Quote:
Originally Posted by sclim View Post
If this is correct, I acknowledge it is difficult to exactly define what would "sufficient pressure", and what would be "pulling", but it is a distinction that can be worked on/worked towards in real time during the stroke. i.e., it is the conceptual idea that is important and that will eventually determine the difference in execution.
The level of pressure on forearm (low-side arm) will be different from swimmer to swimmer and their experience and developed awareness through repetition. Your feather light pressure could be my most firm pressure (imagine what my light pressure might be).

The word "Pull" has its own filters, at least in English. Pull implies grabbing with hand (bending wrist) and pulling (with hand), not holding or "vaulting" with the whole arm. This goes back to the freestyle's coined name of the "front crawl" which is language used to describe those movements based on our terrestrial and human perceptions at that time, and these perceptions still exists to this day.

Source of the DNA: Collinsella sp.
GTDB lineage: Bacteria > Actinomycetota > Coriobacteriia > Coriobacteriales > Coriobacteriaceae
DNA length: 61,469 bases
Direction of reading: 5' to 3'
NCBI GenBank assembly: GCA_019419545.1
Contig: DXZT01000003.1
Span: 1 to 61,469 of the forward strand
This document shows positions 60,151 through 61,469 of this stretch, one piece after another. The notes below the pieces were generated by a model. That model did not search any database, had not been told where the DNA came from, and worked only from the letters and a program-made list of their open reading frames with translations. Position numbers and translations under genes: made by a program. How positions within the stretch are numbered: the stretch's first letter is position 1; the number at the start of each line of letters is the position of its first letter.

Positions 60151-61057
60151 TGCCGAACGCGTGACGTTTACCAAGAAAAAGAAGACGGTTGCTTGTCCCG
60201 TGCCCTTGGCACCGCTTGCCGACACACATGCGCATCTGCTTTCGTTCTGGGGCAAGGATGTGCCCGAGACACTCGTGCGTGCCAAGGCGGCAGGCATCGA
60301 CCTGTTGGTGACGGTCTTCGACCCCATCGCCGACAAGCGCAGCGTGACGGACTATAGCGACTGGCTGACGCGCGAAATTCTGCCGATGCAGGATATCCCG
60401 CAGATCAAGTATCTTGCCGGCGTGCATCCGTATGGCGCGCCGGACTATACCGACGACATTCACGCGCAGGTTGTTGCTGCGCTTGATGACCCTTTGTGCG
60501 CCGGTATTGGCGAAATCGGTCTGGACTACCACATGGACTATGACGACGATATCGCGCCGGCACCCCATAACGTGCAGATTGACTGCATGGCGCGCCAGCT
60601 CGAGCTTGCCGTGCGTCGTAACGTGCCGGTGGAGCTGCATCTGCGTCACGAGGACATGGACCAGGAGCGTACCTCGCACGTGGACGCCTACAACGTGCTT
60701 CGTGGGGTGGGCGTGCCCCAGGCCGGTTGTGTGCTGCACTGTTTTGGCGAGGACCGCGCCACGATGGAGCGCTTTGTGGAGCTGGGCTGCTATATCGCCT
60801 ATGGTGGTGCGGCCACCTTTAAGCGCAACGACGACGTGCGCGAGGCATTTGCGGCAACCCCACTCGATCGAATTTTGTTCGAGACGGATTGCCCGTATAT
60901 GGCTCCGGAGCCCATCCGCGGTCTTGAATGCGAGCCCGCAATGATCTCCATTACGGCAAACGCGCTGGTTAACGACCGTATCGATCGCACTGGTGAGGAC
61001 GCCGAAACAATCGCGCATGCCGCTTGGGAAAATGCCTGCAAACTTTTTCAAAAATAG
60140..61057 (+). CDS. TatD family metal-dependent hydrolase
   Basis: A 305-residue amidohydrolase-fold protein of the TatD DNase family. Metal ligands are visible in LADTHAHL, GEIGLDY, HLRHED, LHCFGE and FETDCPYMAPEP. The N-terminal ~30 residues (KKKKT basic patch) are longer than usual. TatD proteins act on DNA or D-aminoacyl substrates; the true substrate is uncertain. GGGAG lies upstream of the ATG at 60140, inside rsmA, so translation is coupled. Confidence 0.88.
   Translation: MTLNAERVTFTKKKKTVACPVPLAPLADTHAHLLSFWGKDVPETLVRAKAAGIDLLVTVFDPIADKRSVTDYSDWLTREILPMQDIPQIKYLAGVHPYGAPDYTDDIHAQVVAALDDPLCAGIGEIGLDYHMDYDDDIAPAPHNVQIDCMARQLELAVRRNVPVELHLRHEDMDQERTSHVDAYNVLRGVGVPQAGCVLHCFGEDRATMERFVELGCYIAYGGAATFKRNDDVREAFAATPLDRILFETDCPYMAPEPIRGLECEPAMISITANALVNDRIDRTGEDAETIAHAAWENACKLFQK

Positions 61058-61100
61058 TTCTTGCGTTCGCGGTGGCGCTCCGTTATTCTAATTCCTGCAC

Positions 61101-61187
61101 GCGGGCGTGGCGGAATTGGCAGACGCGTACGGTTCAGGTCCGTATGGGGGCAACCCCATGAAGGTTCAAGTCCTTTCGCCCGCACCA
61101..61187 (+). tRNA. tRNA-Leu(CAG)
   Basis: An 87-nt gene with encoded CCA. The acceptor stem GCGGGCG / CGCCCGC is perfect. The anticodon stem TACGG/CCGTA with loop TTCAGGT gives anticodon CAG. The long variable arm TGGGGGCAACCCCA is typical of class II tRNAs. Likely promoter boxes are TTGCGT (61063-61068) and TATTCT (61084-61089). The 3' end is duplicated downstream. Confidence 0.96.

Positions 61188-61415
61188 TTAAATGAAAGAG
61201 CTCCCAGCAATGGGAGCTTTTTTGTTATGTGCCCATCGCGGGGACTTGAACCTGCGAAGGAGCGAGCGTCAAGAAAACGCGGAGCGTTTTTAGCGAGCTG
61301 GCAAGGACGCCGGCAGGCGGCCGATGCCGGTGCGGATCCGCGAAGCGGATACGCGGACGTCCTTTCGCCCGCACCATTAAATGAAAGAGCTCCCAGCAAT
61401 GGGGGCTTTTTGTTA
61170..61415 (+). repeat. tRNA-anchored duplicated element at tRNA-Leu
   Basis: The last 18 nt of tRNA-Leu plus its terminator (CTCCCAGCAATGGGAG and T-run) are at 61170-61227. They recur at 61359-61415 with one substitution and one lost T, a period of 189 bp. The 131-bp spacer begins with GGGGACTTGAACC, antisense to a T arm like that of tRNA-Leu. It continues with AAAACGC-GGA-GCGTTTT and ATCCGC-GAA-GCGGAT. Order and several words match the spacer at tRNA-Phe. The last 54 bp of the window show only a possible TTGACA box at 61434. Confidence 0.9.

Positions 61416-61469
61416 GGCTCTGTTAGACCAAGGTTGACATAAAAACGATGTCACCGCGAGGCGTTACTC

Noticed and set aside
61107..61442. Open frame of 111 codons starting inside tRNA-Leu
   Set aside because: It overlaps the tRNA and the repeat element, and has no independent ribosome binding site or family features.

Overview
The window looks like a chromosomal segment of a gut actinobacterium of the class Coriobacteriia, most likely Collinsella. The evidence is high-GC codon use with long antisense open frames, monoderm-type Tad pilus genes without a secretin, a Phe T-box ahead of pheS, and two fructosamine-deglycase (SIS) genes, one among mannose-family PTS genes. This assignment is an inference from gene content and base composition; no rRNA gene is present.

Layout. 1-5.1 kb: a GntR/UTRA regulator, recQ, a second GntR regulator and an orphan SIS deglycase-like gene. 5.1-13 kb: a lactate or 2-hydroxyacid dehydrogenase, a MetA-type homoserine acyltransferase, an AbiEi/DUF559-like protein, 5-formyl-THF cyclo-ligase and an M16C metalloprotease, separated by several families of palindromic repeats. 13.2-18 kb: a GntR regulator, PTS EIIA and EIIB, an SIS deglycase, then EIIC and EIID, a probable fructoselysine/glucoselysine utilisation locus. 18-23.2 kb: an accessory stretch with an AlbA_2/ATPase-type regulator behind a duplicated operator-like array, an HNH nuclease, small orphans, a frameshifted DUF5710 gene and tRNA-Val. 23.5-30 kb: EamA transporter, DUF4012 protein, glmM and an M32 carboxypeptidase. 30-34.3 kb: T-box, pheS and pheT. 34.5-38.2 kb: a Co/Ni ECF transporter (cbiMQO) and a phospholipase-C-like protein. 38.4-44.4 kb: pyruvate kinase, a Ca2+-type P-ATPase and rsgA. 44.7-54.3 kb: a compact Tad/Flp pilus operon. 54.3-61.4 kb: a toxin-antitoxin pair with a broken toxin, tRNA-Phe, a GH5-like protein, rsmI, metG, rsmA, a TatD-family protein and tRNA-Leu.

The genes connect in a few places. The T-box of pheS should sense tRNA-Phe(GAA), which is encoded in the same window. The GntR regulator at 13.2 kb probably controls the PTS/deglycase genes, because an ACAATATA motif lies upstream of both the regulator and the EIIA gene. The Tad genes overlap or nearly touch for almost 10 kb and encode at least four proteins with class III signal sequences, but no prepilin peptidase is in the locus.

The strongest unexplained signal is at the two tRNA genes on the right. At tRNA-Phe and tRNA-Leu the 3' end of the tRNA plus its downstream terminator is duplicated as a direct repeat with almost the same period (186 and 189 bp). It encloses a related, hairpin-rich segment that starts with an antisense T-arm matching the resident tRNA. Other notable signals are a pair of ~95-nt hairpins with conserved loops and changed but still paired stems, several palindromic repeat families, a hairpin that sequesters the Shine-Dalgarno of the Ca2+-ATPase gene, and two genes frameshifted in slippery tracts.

Stu
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  #40  
Old 05-03-2018
fooboo fooboo is offline
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Eventually, after long time, I found the way to bend an elbow down in a
natural way, hold the water and use it as an "anchor". It all depends on
shoulder flexibility. In my case, shoulder should be high as an extension to
the body, me on an armpit and sealing head to that armpit. Rotating well
enough, some might say overrotating. From there I recover, enter the
water, start rotation, keeping lower arm still and high, in inner rotation.
When on counter flank, I naturally bend an elbow and hold the water.
Personaly, I feel quiet confident in keeping balance in this manner. Head
position helps.
Best regards all.